Creating 3D image based on 2D images

Hi. I have 2D binary images of the top and bottom of 10 discs which are cut from a cylindrical rock sample. I want to create a 3D model of that cylindrical sample based on those binary images and then I want to estimate MIL by running BoneJ on the 3D model. Could you please guide me on how I can create a 3D model with those images in Fiji? Thank you.

What is the reason for measuring MIL? If it is to measure pore and particle width then use Thickness. Anisotropy uses the MIL point cloud to calculate degree of anisotropy. For Anisotropy and the Separation option in Thickness you need to crop your image down to a stack containing only the sample and no ‘outside’ of the cylinder (i.e. a maximally contained ‘box’ within the cylindrical sample).

You might also benefit from using Particle Analyser, which can give you results on a per-particle basis rather than a bulk / continuum basis.

Thank you for your reply. The reason for running MIL is because I want to estimate fabric tensor so I can use it in my plasticity framework of this rock. So I need the accurate 3D model.

Anisotropy will produce a fabric tensor for you, but it assumes the whole image stack is filled with sample. So you have to crop down to a brick-shaped sample and cut off the ‘air’ outside your cylindrical sample.

Hi @Pouneh_Pakdel,

If by a 3D model you mean a mesh, it’s easy enough to get with the marching cubes implementation available in e.g. the old 3D Viewer library. See the 3D Viewer github repository. For example, in jython at the Script Editor:

from marchingcubes import MCTriangulator
from customnode import CustomTriangleMesh, WavefrontExporter
from ij import IJ

imp = IJ.getImage() # your ImagePlus image stack with 0 for background and 255 for foreground

mct = MCTriangulator()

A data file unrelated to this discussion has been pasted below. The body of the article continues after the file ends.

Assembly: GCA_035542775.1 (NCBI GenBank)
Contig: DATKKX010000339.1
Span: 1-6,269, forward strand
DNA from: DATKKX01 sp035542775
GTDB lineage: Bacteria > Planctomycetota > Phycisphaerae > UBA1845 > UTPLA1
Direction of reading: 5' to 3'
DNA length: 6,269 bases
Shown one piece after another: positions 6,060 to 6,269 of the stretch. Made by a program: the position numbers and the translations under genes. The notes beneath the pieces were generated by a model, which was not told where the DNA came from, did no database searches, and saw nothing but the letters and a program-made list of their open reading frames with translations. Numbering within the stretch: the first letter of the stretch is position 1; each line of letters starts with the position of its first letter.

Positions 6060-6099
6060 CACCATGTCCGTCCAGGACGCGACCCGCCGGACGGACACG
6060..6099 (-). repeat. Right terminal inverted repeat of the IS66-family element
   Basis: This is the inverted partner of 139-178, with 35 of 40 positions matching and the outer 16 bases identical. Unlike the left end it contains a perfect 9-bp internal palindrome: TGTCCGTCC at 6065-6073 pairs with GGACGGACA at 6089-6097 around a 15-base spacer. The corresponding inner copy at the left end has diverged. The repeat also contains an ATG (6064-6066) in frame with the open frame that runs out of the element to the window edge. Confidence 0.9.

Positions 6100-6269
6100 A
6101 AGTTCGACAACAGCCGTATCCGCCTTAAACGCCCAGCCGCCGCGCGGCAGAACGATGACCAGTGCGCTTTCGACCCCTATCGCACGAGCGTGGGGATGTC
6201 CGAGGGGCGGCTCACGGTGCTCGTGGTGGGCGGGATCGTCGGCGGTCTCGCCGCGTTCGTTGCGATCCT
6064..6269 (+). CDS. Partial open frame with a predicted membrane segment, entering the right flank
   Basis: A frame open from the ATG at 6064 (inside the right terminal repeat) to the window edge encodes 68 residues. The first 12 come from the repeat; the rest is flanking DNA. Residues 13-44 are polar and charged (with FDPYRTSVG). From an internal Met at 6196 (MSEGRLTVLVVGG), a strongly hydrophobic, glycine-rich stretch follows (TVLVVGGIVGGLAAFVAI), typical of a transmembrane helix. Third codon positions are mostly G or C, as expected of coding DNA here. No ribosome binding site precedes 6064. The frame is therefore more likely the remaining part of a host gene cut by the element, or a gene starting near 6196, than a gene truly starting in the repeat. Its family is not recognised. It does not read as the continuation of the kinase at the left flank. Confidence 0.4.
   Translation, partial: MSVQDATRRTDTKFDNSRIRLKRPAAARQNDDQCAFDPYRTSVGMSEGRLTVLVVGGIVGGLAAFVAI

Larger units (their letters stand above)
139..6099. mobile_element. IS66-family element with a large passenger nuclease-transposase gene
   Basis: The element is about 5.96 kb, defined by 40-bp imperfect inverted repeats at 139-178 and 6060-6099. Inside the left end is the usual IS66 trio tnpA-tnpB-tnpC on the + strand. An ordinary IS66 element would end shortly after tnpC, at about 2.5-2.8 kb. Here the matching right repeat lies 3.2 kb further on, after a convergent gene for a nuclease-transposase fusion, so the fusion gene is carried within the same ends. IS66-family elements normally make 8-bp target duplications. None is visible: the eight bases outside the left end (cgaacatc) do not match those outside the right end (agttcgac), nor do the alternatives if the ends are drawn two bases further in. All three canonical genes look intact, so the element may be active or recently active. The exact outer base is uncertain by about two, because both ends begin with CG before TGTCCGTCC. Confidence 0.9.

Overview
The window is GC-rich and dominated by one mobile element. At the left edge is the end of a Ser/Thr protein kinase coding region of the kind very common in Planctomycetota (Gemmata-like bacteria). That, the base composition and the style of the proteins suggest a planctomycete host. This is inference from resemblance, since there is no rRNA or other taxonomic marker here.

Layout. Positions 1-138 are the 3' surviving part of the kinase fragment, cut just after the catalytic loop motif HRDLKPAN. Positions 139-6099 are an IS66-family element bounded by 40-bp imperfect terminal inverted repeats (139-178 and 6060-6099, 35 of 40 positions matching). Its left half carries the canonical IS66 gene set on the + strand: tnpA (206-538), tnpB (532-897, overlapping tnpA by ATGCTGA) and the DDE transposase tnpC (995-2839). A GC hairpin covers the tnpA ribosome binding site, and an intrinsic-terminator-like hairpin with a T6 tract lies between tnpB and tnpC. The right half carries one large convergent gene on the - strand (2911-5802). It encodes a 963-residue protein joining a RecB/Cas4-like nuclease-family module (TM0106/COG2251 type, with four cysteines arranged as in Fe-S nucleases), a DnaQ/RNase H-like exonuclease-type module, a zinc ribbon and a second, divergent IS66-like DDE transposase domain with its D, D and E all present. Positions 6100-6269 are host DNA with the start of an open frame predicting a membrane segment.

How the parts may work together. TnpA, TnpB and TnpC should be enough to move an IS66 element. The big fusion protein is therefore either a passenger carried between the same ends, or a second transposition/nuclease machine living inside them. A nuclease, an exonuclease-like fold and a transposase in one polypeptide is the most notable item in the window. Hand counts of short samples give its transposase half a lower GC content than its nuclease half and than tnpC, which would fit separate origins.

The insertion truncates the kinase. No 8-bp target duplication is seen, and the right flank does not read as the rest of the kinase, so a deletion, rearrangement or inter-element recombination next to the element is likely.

threshold = 1
channels = [True, True, True]
resamplingF = 4 # at 25%. Adjust as required, max 1
triangles = mct.getTriangles(imp, threshold, channels, resamplingF)

mesh = CustomTriangleMesh(triangles)
filepath = "/path/to/my-mesh.obj"{"my-mesh", mesh}, filepath)

# See:

Alternatively, you could do all the above by simply loading your label image stack into the 3D Viewer as a mesh, and then exporting it in DTL or OBJ (wavefront) formats.

I wonder if #sciview can already do the above? @kephale?

You don’t need a surface mesh for Anisotropy - it works on 3D binary pixels.

But if you do want a mesh, BoneJ has a one-click solution to make a binary STL.

OK - now I get it. You can try loading them all as a stack using Images to Stack or by importing image sequence. The biggest problem is that you have a lot of missing information: the material that was removed by cutting the slices, and the rock in-between the two faces. Furthermore if the pixels are anisotropic (better resolution in xy than in z, usually), MIL approaches can be broken.

Thank you very much @mdoube. You are totally right about missing information. Unfortunately I don’t have other choice or more data. Do you know what should I do about z axis? I have only 20 images. How I can give depth to that stack because I want to have a depth of 300 cm and diameter of 150 cm. Is it correct to scale it and then add size under image tab so I can change z from 20 to 300 and run anisotropy? Is this approximation correct?

Thank you @albertcardona. I don’t need a mesh. However, I want to have a perfect 3D model of the sample which should be based on those 2D images. I tried imageJ but I don’t know how I can creat it. When I add my image to stack and I use 3D viewer the total sample is flat but every 2D binary image must have a depth of 15 cm so I could put it onto top of each other and in 3D viewer I can see the total sample with depth of 300 cm.

Just change the z-spacing (pixel size) in Image>Properties to the actual z-spacing, in mm (and also set the xy-spacing in mm).

Anisotropy (and other fabric tensor estimation methods) assume isotropically sampled data. My advice is to give up trying to get a fabric tensor this way, or to reduce the resolution in xy to match the resolution in z prior to running Anisotropy.

Thank you very much for your help. I really appreciate it. I will reduce the resolution and give depth based on that for estimating fabric tensor.